Political parties, professional organizations, corporations, institutions, and associations of all sort adopt bylaws prohibiting or condemning speech or behavior that, though legal, violates their internal codes of ethics. Because the groups adopting such resolutions or bylaws are private, these restrictions raise no First Amendment issues. They are not statements of law, but rather voluntary expressions of culture and values.
When it comes to the cultural mainstreaming of antisemitism, some sources are particularly influential – academics and public intellectuals, faith leaders, celebrities of all sorts. Perhaps nowhere, however are these issues engaged in more regularly and directly – and by institutions that should be transparent and answerable to the public - than among America’s political parties and media outlets.
Political parties cannot limit membership, or even ballot access. They can, however, make their own rules about how to proceed when an unacceptable candidate or elected official affiliates with them.
Journalism has well established codes of “journalistic ethics.” Additionally, every television network has a department of standards and practices; many, for example, will not “out” LGBTQ people, use racial slurs, or traffic in bigoted stereotypes. Yet many of these same mainstream media outlets do promote stories and narratives that plainly violate the internationally accepted IHRA definition of anti-Semitism when it comes to their reporting or opining on Israel, on Israelis, and on members of traditional Jewish communities.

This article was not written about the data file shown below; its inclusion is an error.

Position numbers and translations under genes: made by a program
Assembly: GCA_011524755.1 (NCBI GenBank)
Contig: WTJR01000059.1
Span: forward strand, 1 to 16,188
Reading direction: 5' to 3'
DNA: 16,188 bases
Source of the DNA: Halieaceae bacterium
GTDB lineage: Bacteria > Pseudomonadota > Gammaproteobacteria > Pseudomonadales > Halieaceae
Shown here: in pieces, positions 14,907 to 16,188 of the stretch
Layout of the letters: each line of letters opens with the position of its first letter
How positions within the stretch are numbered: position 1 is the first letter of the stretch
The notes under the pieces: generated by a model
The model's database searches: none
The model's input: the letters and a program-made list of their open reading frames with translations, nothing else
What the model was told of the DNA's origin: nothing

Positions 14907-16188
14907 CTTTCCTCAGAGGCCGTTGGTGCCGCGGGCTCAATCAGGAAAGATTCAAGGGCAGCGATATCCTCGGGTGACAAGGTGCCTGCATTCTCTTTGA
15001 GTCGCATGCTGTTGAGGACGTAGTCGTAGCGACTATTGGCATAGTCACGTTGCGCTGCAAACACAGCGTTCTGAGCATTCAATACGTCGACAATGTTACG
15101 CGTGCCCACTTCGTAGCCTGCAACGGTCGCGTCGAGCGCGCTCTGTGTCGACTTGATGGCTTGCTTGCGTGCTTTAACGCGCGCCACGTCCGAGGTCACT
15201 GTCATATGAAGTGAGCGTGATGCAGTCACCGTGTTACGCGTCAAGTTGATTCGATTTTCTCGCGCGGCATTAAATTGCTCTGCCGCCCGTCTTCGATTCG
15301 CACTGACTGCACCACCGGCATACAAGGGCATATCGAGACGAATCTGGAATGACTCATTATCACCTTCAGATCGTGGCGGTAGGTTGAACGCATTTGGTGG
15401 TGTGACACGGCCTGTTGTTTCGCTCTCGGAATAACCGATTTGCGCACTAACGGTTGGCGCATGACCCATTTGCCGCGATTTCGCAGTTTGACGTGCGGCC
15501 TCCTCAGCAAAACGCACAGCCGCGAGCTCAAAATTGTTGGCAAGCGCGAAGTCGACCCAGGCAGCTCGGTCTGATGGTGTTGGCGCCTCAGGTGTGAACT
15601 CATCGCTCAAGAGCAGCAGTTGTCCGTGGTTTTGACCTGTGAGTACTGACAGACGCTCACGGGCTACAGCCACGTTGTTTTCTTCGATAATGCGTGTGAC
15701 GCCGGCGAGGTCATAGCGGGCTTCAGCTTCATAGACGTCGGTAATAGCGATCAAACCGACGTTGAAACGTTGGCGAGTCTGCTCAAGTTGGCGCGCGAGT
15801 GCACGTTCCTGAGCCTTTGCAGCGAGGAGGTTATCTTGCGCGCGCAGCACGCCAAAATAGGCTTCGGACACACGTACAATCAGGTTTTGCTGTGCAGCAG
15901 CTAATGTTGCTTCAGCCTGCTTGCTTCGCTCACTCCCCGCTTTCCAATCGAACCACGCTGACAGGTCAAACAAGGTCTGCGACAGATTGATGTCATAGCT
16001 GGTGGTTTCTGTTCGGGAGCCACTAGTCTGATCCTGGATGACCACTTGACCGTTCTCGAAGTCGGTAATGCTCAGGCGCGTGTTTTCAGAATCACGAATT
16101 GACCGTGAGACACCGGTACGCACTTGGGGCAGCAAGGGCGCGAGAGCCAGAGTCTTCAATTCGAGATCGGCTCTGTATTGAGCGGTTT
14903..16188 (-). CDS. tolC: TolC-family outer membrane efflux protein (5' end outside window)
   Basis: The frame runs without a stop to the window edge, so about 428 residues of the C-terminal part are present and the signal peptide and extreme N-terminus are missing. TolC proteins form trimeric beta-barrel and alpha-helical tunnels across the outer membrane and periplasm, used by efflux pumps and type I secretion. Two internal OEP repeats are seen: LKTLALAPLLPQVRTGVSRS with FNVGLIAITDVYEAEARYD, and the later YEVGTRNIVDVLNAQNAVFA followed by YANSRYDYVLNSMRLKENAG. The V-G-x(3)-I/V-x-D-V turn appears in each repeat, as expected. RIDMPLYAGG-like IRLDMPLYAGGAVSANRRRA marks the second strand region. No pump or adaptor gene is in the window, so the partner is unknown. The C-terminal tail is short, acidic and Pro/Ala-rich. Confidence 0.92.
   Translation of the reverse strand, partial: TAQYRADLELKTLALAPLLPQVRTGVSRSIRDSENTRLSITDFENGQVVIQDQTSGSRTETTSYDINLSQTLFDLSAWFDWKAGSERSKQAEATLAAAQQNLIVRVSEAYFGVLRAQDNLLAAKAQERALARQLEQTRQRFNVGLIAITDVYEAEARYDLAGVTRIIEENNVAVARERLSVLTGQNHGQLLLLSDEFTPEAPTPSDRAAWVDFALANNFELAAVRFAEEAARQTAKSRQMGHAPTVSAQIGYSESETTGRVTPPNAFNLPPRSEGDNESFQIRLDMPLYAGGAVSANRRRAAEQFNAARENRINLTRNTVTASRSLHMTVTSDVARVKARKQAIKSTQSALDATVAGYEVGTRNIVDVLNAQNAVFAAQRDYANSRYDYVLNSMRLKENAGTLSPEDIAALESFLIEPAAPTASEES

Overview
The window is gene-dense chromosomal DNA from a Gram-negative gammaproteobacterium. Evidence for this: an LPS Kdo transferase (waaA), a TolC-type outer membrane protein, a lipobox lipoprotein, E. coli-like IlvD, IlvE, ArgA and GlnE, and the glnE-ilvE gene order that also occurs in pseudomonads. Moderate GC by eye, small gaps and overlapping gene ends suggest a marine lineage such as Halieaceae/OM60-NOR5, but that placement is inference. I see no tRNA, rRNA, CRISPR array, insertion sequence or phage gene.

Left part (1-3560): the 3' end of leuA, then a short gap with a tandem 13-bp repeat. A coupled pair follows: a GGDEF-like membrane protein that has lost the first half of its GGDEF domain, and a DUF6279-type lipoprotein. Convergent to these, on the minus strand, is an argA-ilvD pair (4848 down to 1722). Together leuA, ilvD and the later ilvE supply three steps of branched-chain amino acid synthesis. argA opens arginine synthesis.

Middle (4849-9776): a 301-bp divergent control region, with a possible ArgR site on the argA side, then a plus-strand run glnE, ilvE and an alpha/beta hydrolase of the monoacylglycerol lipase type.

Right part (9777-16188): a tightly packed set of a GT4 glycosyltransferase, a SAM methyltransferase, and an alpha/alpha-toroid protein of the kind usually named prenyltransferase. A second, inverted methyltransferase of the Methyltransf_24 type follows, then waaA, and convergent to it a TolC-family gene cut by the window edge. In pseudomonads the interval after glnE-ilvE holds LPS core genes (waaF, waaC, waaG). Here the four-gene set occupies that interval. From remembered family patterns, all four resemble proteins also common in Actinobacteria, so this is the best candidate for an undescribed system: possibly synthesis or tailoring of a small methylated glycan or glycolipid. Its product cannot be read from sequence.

We have drafted a resolution that we consider appropriate for all major political parties. We call on leaders and supporters of America’s dominant political parties to encourage the national Republican and Democratic parties to adopt them. We call on America’s third parties and all state and local parties to adopt them
We have also drafted language consistent in structure and purpose with the Society of Professional Journalists’ Rules of Ethics. Our goal is to solicit broad media agreement to refrain from antisemitic reporting as defined by the IHRA.
We plan to develop similar resolutions appropriate for corporate boards, unions, professional organizations, and other types of associations.
Files coming soon.
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